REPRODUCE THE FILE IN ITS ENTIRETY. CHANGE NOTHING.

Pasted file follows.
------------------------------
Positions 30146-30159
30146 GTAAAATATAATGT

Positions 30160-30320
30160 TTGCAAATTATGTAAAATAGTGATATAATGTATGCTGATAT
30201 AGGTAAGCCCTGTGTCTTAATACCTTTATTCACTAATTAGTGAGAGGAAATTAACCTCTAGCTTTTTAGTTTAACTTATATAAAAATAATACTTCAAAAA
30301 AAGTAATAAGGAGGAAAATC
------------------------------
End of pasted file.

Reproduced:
Positions 30146-30159
30146 GTAAAATATAATGT

Positions 30160-30320
30160 TTGCAAATTATGTAAAATAGTGATATAATGTATGCTGATAT
30201 AGGTAAGCCCTGTGTCTTAATACCTTTATTCACTAATTAGTGAGAGGAAATTAACCTCTAGCTTTTTAGTTTAACTTATATAAAAATAATACTTCAAAAA
30301 AAGTAATAAGGAGGAAAATC